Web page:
Title

Registered or unregistered? Levels and differentials in registration and certification of births in Ghana

Document Type

Article (peer-reviewed)

Publication Date

2018

Abstract

Background: The birth of a child is a vital event that needs to be registered but this is not always the case as an estimated 40 million births go unregistered annually. Birth registration safeguards the basic rights of children and gives them an identity, citizenship/nationality and legal protection against violence, abuse and human rights violations. It is therefore necessary that all births are registered and even more critical that the registration of a birth is followed by the issuance of a birth certificate. But sadly, birth registration in many African countries continues to remain below acceptable international standards and not all registered births are certified. This paper examined birth registration and certification in Ghana. Differentials in the characteristics of children and mothers of children whose births are registered and certified, children whose births are registered but not certified and children whose births are not registered were examined. Methods: This paper analysed data from the 2014 Ghana Demographic and Health Survey drawing on variables from the household and children’s data files. Descriptive analytical tools (frequencies, percentage and cross tabulations) and multinomial logistic regression analysis were used to examine differentials in birth registration status among an analytical sample of 3880 (weighted) children aged 0–4 years. Results: The birth of about every 1 in 4 (28.89%) children in Ghana have never been registered. Birth registration and certification was lowest among children born to young mothers (15–19 years), children whose mothers have no formal education, mothers who reside in rural areas and mothers in the poorest wealth quintile. Additionally, home births and births that were not assisted by a medical professional were observed to have the lowest proportion of registered and certified births. Furthermore, the birth of children who are less than a year old was significantly more likely not to be registered or issued with a birth certificate. Conclusion: Efforts aimed at improving birth registration and certification in Ghana need to target groups of children and mothers with low levels of registration and certification particularly children who are born at home, children born to young mothers and children whose mothers are poor and or reside in rural areas.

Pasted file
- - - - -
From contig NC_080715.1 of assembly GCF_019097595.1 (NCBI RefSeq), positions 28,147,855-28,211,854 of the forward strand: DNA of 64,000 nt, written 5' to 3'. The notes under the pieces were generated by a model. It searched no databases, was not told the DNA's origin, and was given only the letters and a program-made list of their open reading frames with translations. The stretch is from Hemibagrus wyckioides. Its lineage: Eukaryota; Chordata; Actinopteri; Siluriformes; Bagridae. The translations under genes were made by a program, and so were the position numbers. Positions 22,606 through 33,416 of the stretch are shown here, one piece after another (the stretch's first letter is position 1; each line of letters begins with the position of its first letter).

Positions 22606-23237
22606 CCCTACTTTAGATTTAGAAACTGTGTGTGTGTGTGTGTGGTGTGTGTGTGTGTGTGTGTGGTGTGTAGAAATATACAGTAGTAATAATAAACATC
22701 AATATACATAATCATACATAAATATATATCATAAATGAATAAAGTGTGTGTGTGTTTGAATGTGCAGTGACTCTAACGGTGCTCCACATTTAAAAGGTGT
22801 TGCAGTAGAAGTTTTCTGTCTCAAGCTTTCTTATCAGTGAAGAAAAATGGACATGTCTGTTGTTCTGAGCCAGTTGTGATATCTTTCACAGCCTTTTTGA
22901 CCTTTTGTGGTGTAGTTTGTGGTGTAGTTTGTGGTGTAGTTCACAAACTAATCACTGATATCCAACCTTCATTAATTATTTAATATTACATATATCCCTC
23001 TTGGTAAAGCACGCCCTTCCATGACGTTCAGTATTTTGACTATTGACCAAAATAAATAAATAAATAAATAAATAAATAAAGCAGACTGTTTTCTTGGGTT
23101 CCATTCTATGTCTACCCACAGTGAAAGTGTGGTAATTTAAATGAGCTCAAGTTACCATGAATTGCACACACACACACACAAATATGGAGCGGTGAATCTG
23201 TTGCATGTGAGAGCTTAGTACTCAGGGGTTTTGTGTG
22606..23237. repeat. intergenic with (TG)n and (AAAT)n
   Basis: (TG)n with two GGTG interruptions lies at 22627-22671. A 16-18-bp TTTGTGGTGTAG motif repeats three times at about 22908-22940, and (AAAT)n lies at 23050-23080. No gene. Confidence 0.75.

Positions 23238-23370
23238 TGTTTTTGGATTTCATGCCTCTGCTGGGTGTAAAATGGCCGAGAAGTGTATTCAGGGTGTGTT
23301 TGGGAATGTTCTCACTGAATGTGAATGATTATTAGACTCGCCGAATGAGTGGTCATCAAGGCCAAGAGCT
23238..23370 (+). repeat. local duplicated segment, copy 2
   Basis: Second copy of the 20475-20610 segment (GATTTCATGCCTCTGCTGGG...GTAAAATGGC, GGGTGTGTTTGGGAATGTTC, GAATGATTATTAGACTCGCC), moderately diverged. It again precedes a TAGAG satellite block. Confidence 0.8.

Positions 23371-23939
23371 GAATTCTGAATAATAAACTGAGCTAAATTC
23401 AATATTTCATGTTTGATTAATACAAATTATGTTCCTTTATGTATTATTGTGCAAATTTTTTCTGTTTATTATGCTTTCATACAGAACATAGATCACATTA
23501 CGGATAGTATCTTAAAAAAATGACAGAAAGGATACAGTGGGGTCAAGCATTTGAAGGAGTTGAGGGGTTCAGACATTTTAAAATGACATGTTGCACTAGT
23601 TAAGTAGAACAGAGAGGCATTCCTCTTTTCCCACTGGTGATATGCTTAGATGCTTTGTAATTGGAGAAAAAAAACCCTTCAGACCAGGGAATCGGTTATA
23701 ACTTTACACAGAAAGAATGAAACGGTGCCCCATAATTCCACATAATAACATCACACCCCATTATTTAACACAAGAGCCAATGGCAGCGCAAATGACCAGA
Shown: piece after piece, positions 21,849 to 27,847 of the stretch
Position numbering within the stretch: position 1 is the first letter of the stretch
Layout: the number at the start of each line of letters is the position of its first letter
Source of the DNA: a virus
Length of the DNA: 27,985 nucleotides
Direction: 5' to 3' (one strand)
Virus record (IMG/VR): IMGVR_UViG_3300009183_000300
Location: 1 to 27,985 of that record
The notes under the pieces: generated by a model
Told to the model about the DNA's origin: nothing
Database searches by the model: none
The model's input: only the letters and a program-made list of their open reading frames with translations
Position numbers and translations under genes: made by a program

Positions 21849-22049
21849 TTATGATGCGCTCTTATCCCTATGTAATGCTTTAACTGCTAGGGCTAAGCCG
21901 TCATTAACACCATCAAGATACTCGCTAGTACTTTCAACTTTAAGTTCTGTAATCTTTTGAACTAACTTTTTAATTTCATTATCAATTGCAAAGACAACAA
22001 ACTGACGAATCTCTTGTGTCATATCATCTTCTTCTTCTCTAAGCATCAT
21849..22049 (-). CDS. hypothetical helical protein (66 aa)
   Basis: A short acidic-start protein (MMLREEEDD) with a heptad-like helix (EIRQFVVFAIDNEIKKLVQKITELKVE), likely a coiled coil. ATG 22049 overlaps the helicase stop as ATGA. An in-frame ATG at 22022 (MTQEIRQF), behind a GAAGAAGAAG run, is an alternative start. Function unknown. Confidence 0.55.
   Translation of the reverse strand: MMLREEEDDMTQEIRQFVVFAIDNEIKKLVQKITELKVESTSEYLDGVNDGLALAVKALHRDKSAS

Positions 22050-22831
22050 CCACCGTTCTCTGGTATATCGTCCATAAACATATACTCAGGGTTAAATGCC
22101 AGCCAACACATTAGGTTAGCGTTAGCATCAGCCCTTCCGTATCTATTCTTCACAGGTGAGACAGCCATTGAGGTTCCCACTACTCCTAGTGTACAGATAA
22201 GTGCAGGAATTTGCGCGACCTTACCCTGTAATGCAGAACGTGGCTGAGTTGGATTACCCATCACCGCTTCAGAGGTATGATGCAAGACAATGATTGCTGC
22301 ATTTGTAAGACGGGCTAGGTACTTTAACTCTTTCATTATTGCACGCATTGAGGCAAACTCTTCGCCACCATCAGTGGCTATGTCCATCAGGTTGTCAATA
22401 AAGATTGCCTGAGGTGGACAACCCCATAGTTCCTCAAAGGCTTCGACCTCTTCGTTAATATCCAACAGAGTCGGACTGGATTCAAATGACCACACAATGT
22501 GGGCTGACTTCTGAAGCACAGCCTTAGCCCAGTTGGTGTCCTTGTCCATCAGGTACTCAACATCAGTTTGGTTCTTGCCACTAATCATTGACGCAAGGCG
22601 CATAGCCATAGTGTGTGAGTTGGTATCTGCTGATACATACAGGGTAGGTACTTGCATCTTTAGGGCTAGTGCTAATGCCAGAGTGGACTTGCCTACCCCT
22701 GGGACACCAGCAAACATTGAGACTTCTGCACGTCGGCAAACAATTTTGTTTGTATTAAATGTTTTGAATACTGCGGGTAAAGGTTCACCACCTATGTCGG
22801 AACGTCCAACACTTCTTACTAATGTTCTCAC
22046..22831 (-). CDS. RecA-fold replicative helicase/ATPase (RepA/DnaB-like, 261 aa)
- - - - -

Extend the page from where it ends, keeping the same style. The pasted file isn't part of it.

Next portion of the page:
DOI

10.1186/s12914-018-0163-5

Language

English

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